My travel expedition to Siem Reap started off with the plane touching down at Phnom Penh International Airport ( formerly Pochentong International Airport) and since this was my first trip to that South East Asian country, I was more than excited to explore the unknown and the mysterious. Such is the expectation Cambodia has conjured in me but Phnom Penh was set to change my presumptuous mindset as my guide cum driver headed into the crowded city of 2.2 million people which astonishingly, looked a little over populated than urban Kuala Lumpur. The city’s urban landscape is braced with modern buildings and busy traffic. Judging by its vibrant environment, bustling Phnom Penh depicted itself as a new and progressive Asian metropolitan, whose burgeoning tourism industry is transforming itself into one of the most most popular places to visit in the region. As our vehicle weaved slowly through the crowded morning avenues, one can sense that the transport users in the city are well mannered and respectful of each other. There was hardly any encounter of an accident even if it might seem to be a minor one. The next few days in Phnom Penh made me to discover and apprise the Cambodian capital more profoundly but somehow or rather the real tourist draw for the Kingdom of Cambodia is still at the ancient city of Siem Reap, located some 6 hours drive to the north. By my own choice of indigence, I opted for the coach to travel over to Siem Reap which literally means “ The Defeat of Siam” . The surface journey allows you to to see the country more intimately and meet the real people on the ground. Since my arrival to the Land Of the Khmers, I have discovered that the locals were indeed very tourist friendly and infectiously generous with their warm smiles. The uninterrupted journey across the country encompassing the flat terrain of the northern provinces brings to your eyes the charms and absolute stunning beauty of the local villages interspersed with the ubiquitous rice paddy country side vistas. Provided that you keep yourself awake most of the time, the snacks and refreshments served onboard would hardly make you survive the journey without sleeping.
Siem Reap is probably the most visited region out of Cambodia because of the Angkor Archaeological Park’s existence. Even if you are “templed out” from neighboring countries like Thailand and Myanmar, you are highly recommended to visit the historical temples in Siem Reap for they are grand beyond a traveler’s figment of realization. If you are visiting it for a few days it is definitely wise to hire a tuk-tuk (taxi) to see as much of Angkor and the outlying temples as you can fit in. Visitor passes that are valid from 1 to 3 days are available at the main entrance to entice even the most avid photographer, painter, writer or historian. True to its preservation efforts initiated by UNESCO, visitors also have the option to rent a bicycle if they prefer, but some of the distances under the scorching sun in high season requires a lot of physical stamina for the climbing endurance, and I mean really a lot! The temples of Angkor Wat , Angkor Thom and Bayon are generally the most heavily visited by tourists on a day’s run. And when you are already done with some of the world’s most famous temples, head to the old market at Psar Chaa, where you can haggle over diverse locally produced souvenirs from the other provinces some colourful and some intricate but almost merely affordable. The markets not only trade in mementos and interesting genuine – like relics and artifacts but also in local preserved fruits and snacks, including fried insects like locusts and roaches which are strictly meant for the adventurous aphrodisiac lovers.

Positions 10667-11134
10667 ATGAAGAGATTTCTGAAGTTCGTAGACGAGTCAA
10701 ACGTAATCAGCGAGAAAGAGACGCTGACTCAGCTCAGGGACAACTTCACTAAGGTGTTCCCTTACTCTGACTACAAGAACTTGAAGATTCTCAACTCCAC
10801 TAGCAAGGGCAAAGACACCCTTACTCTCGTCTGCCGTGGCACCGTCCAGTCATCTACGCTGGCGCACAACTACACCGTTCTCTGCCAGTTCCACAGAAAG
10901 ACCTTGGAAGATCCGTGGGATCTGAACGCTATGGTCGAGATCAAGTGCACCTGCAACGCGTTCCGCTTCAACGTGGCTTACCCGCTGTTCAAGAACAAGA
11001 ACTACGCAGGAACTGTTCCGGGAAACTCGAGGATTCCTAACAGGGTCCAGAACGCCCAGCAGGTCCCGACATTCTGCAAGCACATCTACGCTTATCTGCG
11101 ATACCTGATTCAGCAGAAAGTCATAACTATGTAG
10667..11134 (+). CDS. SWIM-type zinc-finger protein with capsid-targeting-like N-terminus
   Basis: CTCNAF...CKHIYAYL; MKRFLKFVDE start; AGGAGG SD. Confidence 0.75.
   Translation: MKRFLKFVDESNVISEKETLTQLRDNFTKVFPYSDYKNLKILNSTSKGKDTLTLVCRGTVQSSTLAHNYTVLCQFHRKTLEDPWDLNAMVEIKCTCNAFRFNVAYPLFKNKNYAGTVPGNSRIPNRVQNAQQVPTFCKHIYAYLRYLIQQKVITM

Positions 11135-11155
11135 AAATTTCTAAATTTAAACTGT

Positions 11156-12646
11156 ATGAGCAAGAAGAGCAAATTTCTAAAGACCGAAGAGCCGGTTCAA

When night falls, Siem Reap injects an excitement of non-stop action packed social indulgences like no other secondary city in rural South East Asia can offer , be it bawdily or culturally. The pulse of activities are heavily concentrated at the Pub Street enclave, where backpackers and group tourists converged to savour international meals or live band entertainment, amidst the myriad of souvenir shops and retail massage service outlets that complement each other’s presence. Notable for every tourist to experience would be the enchanting performance of the Apsara Dance specially choreographed by the Royal court artisans for so many generations and recognized by UNESCO as an extinct dance art form. With their snappy dance forms and colorful costumes, the Apsara represents what most Cambodian people truly hold in common i.e – grace, poise and persona.
BEST TIME TO VISIT
The best time to visit Cambodia is between April and November where there is a relatively lengthy wet season, otherwise generally Siem Reap adapts to a tropical wet and dry climate. The city is generally hot throughout the course of the year, the average high temperatures in the city never falls below 30 C in any month. The dry season covers from the month of December till March each year.
Article from SUTRA Newsletter, Issue 26: